There have now been 28 months of decreases interspersed by 3 months of increases over the last 31. In other words last month was the 3rd over that period to show an increase.
The average monthly decrease during 2017 was 0.7%. We begin 2018 with an increase of 0.2%.
The rate of overall decrease has slowed: as between January 2016 and January 2017 it was 11.3% while between January 2017 and January 2018 it was 7.2%.
There were 46,557 new claims over the previous 12 months measured till the end of January. This was a 0.6% increase over the level the previous month which stood at 46,277.
Over the last 26 months which has generally seen a picture of decreases there have been 19 monthly falls among which we have seen 7 months which showed increases, of which last month is the most recent example.
2017 saw average monthly falls of 0.6%. The first month of 2018 has showed an increase of the same amount.
The rate of decline has slowed for EL too. Between January 2016 and 12 months later it was 7.2% while from January 2017 till last month it was 6.4%.
EL disease claims
There were 9,040 new EL disease claims over the 12 months till the end of last month, a fall of 1.2% from the level of 9,151 seen the month before.
This is the 25th consecutive monthly decrease.
The 2017 average monthly fall was 1.4%. We start 2018 with a fall marginally smaller.
The rate of decline has slowed for EL disease too. As between January 2016 and the same month in 2017 it was 52.1% while between January 2017 and last month it was 16.7%.
Looked at on a month by month basis, retention rates improved significantly last month, after falls in December. The RTA rate approached 60% over the course of the month.
Longer term rates showed RTA at 51%, EL at 28%, PL at 20% and EL disease at 9%.
All retention rate data is presented on the basis that cases proceeding to stage 3 are counted as retained within the process.
RTA claims – stage 3 usage and PSLA levels
6,362 claims were recorded as having court packs prepared in January, as part of the stage 3 processes, that's a 23.1% increase from the low level seen in December.
While the 7th highest month to date, a look at the bars on the graph above will show how after a pattern of increases, levels of stage 3 use for RTA claims show few signs of increasing trends over the last 18 months. The current often lengthy wait for stage 3 hearings may well be part of the picture as cash flow factors impacting on claimant operations will come into play.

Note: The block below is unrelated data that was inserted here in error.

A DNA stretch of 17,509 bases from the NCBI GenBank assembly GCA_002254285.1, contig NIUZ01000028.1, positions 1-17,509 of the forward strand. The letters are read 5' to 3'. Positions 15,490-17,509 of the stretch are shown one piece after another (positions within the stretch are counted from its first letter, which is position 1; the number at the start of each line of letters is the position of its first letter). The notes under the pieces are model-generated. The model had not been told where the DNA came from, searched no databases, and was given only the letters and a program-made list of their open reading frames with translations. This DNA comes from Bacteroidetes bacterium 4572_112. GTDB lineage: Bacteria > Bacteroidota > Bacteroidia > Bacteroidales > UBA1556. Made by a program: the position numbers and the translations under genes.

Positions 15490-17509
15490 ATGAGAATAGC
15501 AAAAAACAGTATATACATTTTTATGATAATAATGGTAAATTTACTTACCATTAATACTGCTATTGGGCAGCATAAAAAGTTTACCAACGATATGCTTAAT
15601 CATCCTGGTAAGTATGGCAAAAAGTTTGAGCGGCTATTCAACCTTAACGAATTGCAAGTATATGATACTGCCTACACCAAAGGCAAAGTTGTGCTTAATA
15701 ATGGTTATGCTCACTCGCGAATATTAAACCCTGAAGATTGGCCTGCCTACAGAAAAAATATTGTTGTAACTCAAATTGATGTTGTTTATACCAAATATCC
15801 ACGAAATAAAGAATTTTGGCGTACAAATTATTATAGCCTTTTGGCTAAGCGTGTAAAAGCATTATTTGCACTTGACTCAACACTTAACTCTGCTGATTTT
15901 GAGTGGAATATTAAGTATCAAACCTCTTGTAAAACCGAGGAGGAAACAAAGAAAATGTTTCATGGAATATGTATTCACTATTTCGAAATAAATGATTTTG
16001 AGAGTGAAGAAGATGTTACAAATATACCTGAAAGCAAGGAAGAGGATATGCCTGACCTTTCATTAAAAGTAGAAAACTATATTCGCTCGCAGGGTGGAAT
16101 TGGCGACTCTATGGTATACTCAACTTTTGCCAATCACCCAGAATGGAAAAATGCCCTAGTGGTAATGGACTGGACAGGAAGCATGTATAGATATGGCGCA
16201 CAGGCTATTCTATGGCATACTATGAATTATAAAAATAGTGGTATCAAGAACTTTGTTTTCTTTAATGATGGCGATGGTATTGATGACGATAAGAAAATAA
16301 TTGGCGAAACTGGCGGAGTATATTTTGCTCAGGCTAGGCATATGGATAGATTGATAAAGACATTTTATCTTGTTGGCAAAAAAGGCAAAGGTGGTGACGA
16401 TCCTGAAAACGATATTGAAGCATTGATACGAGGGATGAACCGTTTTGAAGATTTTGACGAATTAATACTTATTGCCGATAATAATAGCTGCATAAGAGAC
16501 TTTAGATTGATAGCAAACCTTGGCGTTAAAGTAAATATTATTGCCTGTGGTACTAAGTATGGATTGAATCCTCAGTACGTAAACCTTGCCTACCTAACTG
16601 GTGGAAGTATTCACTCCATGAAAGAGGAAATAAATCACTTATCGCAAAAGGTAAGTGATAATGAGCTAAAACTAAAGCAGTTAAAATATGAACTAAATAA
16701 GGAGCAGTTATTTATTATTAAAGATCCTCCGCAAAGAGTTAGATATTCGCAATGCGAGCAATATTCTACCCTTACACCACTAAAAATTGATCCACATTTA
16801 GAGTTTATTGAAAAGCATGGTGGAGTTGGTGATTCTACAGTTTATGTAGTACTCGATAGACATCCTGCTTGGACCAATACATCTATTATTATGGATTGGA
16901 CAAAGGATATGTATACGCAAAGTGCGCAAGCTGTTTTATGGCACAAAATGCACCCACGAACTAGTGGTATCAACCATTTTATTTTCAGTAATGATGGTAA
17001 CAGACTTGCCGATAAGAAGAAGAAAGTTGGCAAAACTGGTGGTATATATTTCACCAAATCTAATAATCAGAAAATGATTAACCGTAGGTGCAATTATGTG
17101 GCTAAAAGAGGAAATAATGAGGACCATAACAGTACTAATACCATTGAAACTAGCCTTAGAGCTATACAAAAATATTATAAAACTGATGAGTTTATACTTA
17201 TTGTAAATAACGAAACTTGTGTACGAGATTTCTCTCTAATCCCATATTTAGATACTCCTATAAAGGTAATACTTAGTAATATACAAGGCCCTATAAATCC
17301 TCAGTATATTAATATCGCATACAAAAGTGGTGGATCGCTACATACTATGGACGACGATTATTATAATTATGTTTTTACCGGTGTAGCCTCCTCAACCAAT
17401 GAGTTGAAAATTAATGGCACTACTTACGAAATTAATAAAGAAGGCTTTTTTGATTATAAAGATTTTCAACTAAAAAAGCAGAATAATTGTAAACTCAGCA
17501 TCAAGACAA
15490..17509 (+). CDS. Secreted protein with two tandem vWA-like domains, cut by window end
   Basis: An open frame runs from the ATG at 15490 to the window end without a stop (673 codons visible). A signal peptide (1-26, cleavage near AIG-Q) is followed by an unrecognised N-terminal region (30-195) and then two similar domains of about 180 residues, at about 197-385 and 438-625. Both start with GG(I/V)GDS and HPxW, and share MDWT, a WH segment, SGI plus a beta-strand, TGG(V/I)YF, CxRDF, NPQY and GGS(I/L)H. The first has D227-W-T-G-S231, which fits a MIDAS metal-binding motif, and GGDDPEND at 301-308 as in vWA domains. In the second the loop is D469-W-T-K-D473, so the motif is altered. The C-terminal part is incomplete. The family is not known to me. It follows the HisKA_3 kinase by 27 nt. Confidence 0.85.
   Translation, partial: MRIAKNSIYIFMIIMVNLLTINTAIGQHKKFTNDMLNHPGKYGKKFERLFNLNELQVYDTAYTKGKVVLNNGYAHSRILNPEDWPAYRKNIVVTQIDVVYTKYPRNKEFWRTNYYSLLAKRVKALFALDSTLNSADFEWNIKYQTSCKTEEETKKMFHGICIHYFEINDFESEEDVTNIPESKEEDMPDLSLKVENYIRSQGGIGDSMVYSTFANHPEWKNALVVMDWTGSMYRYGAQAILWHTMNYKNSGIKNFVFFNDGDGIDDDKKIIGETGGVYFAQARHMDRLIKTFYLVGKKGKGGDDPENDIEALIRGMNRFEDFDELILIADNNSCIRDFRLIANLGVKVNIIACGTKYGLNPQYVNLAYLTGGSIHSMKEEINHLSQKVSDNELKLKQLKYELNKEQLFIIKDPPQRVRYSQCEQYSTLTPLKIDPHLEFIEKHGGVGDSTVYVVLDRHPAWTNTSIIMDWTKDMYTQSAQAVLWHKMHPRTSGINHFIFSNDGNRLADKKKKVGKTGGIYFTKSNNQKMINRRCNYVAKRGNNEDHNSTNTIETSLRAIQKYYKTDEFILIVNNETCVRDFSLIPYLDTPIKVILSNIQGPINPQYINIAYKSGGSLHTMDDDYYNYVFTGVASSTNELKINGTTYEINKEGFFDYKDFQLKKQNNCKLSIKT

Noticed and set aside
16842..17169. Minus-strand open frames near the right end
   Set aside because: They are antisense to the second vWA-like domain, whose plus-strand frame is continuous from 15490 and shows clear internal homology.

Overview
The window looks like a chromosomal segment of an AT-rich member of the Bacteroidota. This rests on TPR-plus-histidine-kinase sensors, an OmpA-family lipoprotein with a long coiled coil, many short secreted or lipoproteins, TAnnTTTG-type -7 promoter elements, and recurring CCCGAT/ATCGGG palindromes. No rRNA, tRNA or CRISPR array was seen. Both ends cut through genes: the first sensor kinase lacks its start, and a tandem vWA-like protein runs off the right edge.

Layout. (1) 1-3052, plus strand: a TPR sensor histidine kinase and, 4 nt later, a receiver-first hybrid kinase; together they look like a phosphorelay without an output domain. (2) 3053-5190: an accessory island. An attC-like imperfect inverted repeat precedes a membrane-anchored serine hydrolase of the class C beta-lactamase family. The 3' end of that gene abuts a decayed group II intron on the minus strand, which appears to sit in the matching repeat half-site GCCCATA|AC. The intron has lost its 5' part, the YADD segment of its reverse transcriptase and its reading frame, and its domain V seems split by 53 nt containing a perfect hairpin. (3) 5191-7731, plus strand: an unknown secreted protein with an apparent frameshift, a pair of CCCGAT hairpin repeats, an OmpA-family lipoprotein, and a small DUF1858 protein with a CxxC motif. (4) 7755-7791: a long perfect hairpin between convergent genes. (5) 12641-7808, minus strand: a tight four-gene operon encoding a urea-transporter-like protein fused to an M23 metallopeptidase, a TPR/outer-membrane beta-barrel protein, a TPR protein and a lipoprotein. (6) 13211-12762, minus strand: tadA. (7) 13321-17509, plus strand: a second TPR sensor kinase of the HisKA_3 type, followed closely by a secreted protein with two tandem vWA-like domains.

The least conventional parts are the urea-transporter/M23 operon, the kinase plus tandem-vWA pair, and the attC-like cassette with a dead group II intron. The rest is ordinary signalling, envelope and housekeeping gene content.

PSLA quantum levels
Levels rose £2 or 0.07% to £2,802 last month to a figure which is the 3rd highest to date, as shown on the line on the preceding graph.
On the basis that the effects of the 14th edition of the Judicial College Guidelines may be being felt from November onwards, this represents a 0.7% rise to date over that period.
Casualty claims – stage 3 usage and PSLA levels
In the case of PL, stage 3 use rose 2.7% from 73 to 75, the 8th highest month to date.
With EL, the level rose 22.9% from 70 to 86, the 3rd highest to date.
As to EL disease, the number rose 25.0% from 4 to 5, a level last exceeded in June 2016 though the sample remains small.
PSLA quantum levels
In the case of PL, PSLA levels fell 3.4% to £4,110, the 8th highest month to date.
With EL, levels rose 0.2% from a high December base to be the 2nd highest to date.
For EL disease, the figure increased by 6.2% to £4,234, the highest level since June 2015.
In the case of all 3 casualty portals, on smaller samples and more diverse injuries, the specific impact of the latest JCG is more difficult to identify.
Comparative use of stages 2 and 3
There was proportionately decreasing use of stage 3 this month in the case of RTA, PL and EL. Nevertheless, the level remains at over 30% in the case of RTA.
PL and EL are following RTA's increasing trend, though in less stark terms. Both are currently between 10-15%, and so less than half the RTA level.
Other Claims Portal announcement – claims source
Alongside the report yesterday that the government had accepted the insurance industry's offer to fund a new IT gateway to allow self-represented claimants to access the portal, Claims Portal themselves also announced yesterday that they are planning Release 6 in order to update their systems and processes in Q4 of this year in advance of the intended whiplash reforms.
One of the aspects they say will be covered in this Release will be to include the obligation to state the referral source of the claim. They say that this is field recommended by the Insurance Fraud Taskforce and will enable the sharing of that information with the Insurance Fraud Bureau.
While indeed the recommendation to give the source was an IFT recommendation, it appears that matters have proceeded and that policy decisions have now been made regarding its implementation and timing.
This information is intended as a general discussion surrounding the topics covered and is for guidance purposes only. It does not constitute legal advice and should not be regarded as a substitute for taking legal advice. DWF is not responsible for any activity undertaken based on this information.